An impressive succession of parallel programs then split the delegate base into different streams for the remainder of the three days, covering advances in photochemistry and polymerization; developments in printing technology; HSE and the safe use of UV/EB; advances in UV-LED technology; 3D printing; innovations in applications; developments in coatings and formulations; innovations in chemistry and materials; and advances in UV/EB equipment and process control.
“The depth and diversity of the subjects addressed by the expert speaker base are testimony to an industry that is a real center for innovation and growth,” said Helsby. “The more technical face of the conference has unquestionably created huge interest – as the considerable growth in the delegate base, spanning industry and academe confirms.”
Legislation – particularly REACH – figures strongly in the radiation curing industry’s agenda today. Dr. Didier Vanhoye of Sartomer (FR) – a corporate member of the REACH Polymerisable Acrylate Resins and Derivatives Consortium – provided an update on tier 1 and 2 registrations of (meth)acrylic monomers, their evaluation, the main remaining issues prior to tier 3 registration and potential industry impacts. Legislation around hazardous goods transportation, packaging materials for food contact and UV inks for food packaging, mercury exemption status under RoHS and Bisphenol-A also were discussed in a session chaired by Andy Boon of Sun Chemical (UK).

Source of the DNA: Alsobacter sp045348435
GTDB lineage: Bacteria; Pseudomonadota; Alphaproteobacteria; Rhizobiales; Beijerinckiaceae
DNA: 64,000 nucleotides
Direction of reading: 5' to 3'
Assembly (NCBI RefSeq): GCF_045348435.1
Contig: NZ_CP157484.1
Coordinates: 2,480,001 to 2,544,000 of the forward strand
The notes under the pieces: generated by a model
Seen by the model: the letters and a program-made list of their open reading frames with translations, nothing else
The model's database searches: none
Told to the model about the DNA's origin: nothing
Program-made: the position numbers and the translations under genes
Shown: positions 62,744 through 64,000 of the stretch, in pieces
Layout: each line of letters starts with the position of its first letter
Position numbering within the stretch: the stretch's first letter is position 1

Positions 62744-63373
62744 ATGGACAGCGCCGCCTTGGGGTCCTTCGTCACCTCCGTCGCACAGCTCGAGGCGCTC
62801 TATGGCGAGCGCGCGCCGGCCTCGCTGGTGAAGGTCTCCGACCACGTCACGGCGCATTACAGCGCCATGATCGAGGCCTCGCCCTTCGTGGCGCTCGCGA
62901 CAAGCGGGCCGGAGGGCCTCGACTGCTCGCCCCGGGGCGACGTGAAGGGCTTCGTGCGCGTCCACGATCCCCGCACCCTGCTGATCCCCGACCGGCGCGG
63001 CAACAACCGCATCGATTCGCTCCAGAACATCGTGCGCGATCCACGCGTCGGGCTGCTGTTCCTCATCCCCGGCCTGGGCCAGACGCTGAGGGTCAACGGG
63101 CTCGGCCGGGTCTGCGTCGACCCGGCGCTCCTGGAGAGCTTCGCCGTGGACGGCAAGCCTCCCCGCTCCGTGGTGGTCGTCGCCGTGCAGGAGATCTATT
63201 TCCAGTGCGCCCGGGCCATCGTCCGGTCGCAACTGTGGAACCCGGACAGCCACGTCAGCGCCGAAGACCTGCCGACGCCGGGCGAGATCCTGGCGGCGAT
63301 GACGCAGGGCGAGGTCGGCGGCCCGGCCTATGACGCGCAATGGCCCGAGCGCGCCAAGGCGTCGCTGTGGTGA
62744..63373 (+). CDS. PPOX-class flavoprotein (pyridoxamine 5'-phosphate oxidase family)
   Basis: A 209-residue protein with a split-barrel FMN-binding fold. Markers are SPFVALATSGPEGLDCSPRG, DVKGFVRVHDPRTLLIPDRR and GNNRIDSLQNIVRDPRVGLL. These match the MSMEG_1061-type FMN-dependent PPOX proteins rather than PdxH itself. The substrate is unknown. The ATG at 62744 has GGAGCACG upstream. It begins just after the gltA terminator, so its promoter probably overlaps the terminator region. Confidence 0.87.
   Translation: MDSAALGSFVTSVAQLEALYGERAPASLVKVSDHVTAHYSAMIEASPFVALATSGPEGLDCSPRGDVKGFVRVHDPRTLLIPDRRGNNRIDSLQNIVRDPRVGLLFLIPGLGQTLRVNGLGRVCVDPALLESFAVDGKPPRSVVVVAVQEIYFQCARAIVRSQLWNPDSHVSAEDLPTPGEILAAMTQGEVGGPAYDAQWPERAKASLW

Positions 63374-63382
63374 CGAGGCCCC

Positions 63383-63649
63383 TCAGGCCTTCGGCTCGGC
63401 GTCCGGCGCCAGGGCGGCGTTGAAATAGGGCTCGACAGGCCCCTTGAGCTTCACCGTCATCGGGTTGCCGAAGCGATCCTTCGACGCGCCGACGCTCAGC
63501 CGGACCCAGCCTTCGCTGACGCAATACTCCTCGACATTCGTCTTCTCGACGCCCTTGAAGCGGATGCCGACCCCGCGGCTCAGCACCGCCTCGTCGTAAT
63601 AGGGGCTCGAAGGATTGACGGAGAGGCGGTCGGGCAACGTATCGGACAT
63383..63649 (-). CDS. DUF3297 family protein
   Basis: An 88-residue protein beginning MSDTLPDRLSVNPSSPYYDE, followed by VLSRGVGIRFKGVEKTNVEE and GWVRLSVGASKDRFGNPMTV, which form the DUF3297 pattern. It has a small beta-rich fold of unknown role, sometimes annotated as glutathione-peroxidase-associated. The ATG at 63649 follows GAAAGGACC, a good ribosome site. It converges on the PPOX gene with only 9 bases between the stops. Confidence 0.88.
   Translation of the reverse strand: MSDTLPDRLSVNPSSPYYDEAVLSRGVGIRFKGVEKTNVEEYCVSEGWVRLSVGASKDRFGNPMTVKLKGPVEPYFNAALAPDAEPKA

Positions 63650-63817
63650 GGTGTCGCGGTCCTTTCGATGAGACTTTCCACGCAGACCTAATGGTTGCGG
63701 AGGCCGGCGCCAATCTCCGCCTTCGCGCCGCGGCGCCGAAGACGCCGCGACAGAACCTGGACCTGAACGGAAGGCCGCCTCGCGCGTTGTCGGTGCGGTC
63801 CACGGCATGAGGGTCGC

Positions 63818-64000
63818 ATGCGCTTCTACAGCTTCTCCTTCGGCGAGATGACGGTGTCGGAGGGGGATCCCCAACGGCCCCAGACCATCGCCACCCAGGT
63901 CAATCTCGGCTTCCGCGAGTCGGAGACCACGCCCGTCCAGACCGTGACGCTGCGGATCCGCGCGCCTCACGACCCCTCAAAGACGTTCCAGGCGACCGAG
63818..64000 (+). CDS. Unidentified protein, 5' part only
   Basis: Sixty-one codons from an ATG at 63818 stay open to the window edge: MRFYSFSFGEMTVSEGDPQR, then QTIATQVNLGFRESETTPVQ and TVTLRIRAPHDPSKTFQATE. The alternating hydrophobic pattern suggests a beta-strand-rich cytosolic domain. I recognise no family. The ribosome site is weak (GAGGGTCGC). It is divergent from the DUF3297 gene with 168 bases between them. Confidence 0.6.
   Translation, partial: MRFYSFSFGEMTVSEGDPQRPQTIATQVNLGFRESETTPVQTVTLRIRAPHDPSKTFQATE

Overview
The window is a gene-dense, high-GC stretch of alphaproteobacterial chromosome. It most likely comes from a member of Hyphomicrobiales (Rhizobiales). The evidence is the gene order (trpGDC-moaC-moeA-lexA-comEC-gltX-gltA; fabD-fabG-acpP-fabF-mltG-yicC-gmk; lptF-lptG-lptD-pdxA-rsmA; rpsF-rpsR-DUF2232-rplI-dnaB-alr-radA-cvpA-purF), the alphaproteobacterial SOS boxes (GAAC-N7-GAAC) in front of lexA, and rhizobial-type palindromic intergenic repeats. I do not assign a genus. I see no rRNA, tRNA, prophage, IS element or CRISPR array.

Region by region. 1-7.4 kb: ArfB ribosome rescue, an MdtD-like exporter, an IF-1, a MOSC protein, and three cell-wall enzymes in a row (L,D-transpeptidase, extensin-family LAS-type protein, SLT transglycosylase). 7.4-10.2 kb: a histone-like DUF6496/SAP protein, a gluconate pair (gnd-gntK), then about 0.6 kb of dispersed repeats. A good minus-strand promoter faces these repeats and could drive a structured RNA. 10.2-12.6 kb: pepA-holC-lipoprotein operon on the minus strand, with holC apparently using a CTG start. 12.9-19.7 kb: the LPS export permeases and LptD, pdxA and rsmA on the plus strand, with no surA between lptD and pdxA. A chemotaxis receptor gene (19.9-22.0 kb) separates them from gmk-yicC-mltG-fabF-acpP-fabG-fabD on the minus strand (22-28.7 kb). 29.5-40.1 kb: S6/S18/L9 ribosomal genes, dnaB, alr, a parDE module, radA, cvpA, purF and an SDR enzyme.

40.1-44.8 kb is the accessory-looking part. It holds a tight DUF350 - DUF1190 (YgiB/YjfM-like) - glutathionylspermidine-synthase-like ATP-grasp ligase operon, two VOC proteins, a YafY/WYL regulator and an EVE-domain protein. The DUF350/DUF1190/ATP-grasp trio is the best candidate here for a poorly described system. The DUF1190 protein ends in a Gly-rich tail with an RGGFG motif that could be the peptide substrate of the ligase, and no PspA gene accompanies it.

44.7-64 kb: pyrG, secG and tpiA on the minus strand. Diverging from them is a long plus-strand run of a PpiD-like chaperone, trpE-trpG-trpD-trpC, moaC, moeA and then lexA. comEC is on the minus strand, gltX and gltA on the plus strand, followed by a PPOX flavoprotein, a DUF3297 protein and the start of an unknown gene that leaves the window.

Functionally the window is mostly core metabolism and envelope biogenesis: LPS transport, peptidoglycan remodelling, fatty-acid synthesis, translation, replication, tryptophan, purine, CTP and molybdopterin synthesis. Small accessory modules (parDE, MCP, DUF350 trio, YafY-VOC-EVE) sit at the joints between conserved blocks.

Photochemistry and photopolymerization
The key areas of photochemistry and photopolymerization brought together a number of specialist papers from European experts. Joint chairmen Xavier Allonas, Université de Haute Alsace (FR), and Prof. Marco Sangermano, Politecnicio di Torino (IT), introduced in-depth studies of aspects of photoinitiators, photopolymerization and the use of CTAs.
Developments in printing technology
Printing technology has been a key development arena for UV curing in recent years and, in the dedicated conference session chaired by Nick Ivory, Sun Chemical (UK), Sandra Schlögl’s award-winning paper on UV-induced ink foaming for the formation of 3D structures in offset printing was joined by explorations of EB-curable CI-flexo ink for sustainable packaging print; water-based UV inkjet; controlling the variables in UV LED curing in low-migration printing; UV LED curing formulations for inks and coatings; and the state of the art in UV inkjet print on food packaging.
UV-LED technology was the focus of the session chaired by Paul Kelly of Perstorp (UK), which attracted extremely high attendance – evidence of the considerable activity and interest in this particular field. Content spanned new resin and formulation developments; improved surface cure with deep-UVC LEDs; the impact on UV-curing applications of advances in UV-LED technology; developments in UV-LED equipment; and solutions to enhance the performance of UV-LED and low-energy-curable systems.